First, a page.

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review 2018-01-11 03:09
ARC Review: Only You by Kay Doherty
Only You - Kay Doherty

Holy Insta-Love, Batman! And holy magic dick, Batman!

I took a chance on a new-to-me author, because the blurb of this book was intriguing. Rich party-boy/man-whore seeks new life away from the six maybe-boyfriends who'd only use him for his money and runs to his aunt's house in small-town Clover City, where he meets older, grumpy, closeted sheriff, who's still nursing a broken heart and carrying some massive guilt after his PD partner/secret lover died, back in Denver, during a domestic disturbance call gone very wrong.

I liked Case(y) initially - I could see that he was tired of being used and adrift, not sure of his way, and I hoped that he would find what he was looking for. He was immature to some extent (breaking up with his many boyfriends via text is just one example) and in desperate need of some direction in his life, something that would make it meaningful. But then, one of Case's ex-BFs tracks him down and instead of sending the guy back to where he came from, he puts him up in a hotel and pays the bill? Where was his spine? It's not like this happened shortly after Case's arrival - no, ex-BF shows up when he's already deeply involved with the sheriff. What gives?

Rawley, the closeted sheriff, is still mourning the loss of his partner, a death for which he blames himself, though he has built himself a quiet and mostly content life in Clover City. He's lonely, of course, even though he'd deny that if asked. Rawley takes one look at Case and wants. Grumpy sheriff wants the younger man, and after dragging him away from a barbeque to his house and sexy times, the sheriff is completely in lurve with the younger man, wants to keep him always, but also wonders if Case's man-whore past is not entirely a thing of the past. Jealousy is an ugly thing. 

There were some sweet moments too, and this book is entertaining. The plot flows well, I liked Case's aunt Sylvia (she was a sweetheart), and the townsfolks were nice too. 

Rawley just came on too strong sometimes, and I thought that the age gap was actually hindering them. Many times, Case acted like a doormat, and I wondered if he saw Rawley as a father figure too, instead of only a lover and an equal. Rawley had some hang-ups about Case's age as well and a bit of a dominant personality that, while it suited Case's character, was for me a bit too much. I like equality in the relationship, equal standing from a maturity perspective as much as possible, and I didn't get that here so much.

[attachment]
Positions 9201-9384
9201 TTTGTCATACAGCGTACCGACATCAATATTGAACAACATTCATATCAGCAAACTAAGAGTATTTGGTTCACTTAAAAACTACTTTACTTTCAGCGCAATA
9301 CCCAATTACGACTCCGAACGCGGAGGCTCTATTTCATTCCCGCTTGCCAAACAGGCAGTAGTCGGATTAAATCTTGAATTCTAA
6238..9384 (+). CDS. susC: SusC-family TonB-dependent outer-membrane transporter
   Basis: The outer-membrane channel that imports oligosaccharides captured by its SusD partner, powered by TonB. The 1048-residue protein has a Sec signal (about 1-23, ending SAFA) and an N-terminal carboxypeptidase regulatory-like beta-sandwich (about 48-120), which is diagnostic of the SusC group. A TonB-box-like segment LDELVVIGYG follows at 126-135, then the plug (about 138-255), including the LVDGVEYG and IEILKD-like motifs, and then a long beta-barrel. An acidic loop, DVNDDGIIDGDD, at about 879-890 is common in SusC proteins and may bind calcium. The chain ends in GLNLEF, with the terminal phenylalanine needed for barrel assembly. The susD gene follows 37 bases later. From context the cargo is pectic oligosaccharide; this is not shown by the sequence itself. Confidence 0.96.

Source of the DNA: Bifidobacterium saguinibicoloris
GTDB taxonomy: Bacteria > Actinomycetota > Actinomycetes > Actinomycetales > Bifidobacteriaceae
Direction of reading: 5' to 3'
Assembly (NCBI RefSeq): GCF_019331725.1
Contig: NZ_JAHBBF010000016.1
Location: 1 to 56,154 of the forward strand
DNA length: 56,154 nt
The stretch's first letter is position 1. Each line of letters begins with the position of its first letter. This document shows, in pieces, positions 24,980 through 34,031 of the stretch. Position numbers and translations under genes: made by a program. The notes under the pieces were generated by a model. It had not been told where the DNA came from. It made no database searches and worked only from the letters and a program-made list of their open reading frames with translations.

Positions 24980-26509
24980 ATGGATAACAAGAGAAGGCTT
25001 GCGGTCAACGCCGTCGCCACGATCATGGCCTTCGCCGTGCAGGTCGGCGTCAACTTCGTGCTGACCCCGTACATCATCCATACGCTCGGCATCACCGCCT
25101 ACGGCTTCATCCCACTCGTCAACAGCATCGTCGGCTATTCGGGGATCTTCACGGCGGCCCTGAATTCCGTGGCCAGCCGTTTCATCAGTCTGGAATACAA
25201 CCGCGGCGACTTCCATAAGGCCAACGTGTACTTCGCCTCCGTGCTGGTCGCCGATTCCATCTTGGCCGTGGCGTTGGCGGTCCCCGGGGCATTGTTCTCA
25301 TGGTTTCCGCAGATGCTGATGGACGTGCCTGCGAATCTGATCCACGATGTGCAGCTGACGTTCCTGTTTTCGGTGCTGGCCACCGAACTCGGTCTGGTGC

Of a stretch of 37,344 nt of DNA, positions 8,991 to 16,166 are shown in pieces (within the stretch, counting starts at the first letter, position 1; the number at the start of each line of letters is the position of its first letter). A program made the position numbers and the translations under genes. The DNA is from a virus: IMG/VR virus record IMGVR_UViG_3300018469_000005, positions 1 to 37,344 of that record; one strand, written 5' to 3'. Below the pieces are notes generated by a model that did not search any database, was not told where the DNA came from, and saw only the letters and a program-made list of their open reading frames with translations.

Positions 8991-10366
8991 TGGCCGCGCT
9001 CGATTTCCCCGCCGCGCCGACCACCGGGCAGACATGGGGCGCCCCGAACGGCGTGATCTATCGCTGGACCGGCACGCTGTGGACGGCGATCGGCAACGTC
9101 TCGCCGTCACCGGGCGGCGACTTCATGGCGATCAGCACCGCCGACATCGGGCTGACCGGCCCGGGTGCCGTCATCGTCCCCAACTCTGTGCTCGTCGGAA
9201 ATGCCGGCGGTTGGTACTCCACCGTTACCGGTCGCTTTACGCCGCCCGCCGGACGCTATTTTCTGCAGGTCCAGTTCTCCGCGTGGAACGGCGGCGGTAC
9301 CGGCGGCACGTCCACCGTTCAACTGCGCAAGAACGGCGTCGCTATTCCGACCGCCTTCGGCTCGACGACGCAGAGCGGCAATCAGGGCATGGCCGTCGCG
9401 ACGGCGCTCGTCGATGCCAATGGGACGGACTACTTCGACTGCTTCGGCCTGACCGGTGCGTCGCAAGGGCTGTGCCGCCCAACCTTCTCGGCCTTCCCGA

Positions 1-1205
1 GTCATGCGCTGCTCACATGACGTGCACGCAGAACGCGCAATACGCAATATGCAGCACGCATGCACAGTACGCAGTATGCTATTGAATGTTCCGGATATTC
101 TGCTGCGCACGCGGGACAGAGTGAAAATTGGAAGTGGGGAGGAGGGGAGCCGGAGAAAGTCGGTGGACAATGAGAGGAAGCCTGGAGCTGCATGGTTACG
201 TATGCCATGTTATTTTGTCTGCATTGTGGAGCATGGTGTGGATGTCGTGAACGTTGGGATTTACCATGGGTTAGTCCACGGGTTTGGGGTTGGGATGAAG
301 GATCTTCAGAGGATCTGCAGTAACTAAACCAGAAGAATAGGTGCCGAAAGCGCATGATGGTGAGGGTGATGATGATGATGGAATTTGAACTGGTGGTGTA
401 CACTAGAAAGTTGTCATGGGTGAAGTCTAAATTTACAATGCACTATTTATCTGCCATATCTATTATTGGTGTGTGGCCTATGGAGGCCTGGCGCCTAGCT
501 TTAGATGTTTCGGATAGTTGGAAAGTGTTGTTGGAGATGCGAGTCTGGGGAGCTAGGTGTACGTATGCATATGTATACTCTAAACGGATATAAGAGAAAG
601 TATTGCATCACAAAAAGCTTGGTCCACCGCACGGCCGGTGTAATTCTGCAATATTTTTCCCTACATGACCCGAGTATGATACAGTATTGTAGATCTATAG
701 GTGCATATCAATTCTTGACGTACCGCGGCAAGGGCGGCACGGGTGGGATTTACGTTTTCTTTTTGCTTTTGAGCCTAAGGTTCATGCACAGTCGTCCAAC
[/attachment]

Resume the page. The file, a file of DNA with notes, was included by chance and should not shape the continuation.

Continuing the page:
Some of the plot points had me scratching my head, such as the rapidity with which Rawley stops grieving his ex-lover after meeting Case and their first bedroom encounter. Not only that, he also quickly gets over his guilt, a guilt that he's carried with him for two years and that he's worn like a shield to keep everyone out. Similarly, Case has one encounter with our grumpy sheriff, gets fucked through the mattress, and suddenly swears off anyone else's dick - never again will he have sex with anyone else, because... well, I guess because Rawley's dick is magic too. It's so magic, actually, that Case willingly puts up with Rawley's jealousy and distrust in his statement that he's done being a party-boy/man-whore and came to Clover City for that reason - to be done with that life. 

The ending felt a little too abrupt to me. I still had questions. What is the punishment Deputy Ted promised at the end? Is Jordan, the ex-BF, going to get that talk Case wants to have with him, and why, oh why is he still in town when the book ends? 

So, this wasn't a great read, but it did keep me entertained. Case and Rawley had some good banter going on, and while the relationship smacked of insta-love, they do get a rather nice HFN that will likely lead to a HEA, even if that must happen off-page. I could see Rawley open himself up to new beginnings and a second chance at love, and I could see Case find what has eluded him so far - someone who cares for him not because of what he can do for them, but for who he is. And don't we all want that, too?


** I received a free copy of this book from its publisher via Netgalley in exchange for an honest review. 

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review 2018-01-09 02:12